I was extremely happy to find out that the movie was selected to be screened at Cannes Festival within a segment of screenings dedicated to Italian films presented by RAI Cinema. The film was bought by RAI 1, who decided to project it at Cannes within this program. I am quite happy with this achievement and especially with the positive feedback of the people in the industry.
You plan to open a cinema in Rome. What was the impetus for this project and what do you want from it? What types of movies will be screened in this cinema?
In Italy there are increasingly fewer independent neighbourhood cinema halls. Movies are consumed at the mall. Along with my fiancé, Massimiliano, we will reopen a former cinema hall, Carravagio, which we will completely redesign from scratch. Our inspiration is the famous and luxurious Electric Cinema in London, with its huge armchairs and leather sofas. The cinema was rented for 20 years, it will have 200 seats and it will project especially copyrighted films that stir up the festivals’ world. Obviously, we will also project Romanian films.
In your latest series of paintings the keyhole was a central element. What have you sought to convey through these paintings?
When I began to work on these paintings, I was very interested in the theme of voyeurism. Who hasn`t looked, as a child, through the keyhole of their parents’ room? Who wasn`t curious to see what they did in their privacy, when all they said was “Don`t bother us”? I have created nine canvases with nine keyholes through which the viewer captures nine stories. I started from voyeurism in order to achieve discussion topics that were debated at that time in the Italian society. For example, I caught the pharmaceutical scandal using the focus on two hands holding two medical records and I rendered the accusations of pedophilia, faced by the members of the Catholic Church, using the silhouette of a little girl that is guided by the hand of a priest. The collection is called “Decipher” and it was featured in an exhibition dedicated to Italian culture, at the Princesse Grace Theater, in Monte Carlo. The collection was highly appreciated by critics.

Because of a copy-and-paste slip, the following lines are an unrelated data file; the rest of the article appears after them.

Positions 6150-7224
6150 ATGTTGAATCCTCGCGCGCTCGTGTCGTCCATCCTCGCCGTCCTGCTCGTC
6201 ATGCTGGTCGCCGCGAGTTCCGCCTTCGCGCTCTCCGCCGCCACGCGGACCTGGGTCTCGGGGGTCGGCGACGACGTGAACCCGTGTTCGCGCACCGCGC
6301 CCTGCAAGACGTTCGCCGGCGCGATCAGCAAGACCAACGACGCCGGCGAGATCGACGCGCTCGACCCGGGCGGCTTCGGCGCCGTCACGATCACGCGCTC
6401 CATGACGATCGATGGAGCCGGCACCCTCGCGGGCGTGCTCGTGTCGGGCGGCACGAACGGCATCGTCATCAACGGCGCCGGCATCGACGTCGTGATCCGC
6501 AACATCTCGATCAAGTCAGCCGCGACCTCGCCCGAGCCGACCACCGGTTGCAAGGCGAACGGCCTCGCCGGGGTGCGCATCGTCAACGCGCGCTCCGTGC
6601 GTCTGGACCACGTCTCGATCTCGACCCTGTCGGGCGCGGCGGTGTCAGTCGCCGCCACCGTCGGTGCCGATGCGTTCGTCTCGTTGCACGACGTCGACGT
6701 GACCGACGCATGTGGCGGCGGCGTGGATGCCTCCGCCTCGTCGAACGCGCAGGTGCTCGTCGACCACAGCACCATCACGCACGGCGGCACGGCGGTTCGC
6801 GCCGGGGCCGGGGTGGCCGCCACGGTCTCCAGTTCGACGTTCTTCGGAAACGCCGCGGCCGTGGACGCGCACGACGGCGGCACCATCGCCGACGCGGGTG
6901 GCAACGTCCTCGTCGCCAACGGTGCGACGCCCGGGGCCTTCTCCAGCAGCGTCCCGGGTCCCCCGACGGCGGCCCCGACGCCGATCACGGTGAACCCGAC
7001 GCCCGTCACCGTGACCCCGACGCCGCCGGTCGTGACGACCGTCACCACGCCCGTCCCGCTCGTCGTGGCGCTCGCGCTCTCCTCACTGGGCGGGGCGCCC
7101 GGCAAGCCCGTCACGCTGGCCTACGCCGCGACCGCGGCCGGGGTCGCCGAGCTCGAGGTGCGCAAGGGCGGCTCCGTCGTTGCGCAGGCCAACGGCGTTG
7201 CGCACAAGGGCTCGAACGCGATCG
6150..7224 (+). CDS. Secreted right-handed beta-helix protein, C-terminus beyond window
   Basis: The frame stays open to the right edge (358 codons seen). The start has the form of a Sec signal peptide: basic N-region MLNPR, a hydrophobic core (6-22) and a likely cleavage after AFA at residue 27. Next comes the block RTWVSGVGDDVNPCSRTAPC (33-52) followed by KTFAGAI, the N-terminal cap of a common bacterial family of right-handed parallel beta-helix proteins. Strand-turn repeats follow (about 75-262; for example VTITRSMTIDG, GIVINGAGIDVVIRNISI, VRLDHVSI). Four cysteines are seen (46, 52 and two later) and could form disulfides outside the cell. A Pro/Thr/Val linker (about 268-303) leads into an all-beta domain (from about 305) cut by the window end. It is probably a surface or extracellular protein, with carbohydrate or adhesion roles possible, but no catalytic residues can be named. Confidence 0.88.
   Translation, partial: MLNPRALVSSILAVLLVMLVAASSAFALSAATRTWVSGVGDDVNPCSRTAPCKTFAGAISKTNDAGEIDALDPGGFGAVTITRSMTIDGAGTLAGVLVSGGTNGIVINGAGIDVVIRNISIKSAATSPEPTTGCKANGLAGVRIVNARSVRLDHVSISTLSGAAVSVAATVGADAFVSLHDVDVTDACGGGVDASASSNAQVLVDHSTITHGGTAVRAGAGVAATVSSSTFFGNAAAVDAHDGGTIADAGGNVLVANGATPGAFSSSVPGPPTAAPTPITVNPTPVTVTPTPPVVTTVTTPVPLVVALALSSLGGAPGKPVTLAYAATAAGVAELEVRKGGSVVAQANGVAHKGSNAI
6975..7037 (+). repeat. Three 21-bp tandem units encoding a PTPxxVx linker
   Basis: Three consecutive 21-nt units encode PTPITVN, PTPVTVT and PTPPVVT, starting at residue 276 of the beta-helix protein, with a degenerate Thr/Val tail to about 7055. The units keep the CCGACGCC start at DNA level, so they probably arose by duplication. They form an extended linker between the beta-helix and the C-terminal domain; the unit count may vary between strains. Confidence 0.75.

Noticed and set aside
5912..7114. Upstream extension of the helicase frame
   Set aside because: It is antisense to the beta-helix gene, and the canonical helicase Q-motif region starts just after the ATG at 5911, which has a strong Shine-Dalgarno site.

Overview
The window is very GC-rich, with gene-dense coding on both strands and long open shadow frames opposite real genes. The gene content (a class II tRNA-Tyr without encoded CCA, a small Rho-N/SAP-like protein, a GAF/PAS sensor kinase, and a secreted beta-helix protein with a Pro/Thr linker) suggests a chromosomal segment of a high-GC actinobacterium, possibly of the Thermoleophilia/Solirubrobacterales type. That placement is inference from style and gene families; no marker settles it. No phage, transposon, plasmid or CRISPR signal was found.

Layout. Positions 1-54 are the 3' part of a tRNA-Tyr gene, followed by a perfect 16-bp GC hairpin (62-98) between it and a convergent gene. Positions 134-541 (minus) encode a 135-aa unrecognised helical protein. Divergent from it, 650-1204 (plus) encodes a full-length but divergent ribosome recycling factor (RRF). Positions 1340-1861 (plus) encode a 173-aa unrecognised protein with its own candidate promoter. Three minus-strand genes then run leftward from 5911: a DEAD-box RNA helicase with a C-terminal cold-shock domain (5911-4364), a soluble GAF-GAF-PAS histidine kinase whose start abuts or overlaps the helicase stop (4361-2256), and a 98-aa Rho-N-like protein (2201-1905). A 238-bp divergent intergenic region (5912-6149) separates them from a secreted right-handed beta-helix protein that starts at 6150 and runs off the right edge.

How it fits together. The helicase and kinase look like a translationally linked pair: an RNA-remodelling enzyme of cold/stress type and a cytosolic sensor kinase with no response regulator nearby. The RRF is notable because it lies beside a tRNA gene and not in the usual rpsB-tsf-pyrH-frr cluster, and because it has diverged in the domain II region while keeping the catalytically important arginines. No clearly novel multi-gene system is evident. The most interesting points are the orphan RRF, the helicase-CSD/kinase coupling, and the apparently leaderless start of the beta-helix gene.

At the end of this interview, we would love it if you`d let your imagination go wild and tell us – If you would have been born in the middle of the last century, who would have been your friends and why?
I would have liked to meet and spend some quality time with Marlon Brando – the man that could cast his spell on me and make me listen to him forever, recounting amazing past experiences in the film industry; with Clark Gable, that handsome devil, I would have gone dancing and with Sophia Loren I would have shared the latest gossip in the industry.
You can read the inteview in Cockaigne Magazine #6. Unique signed Polaroids are still available.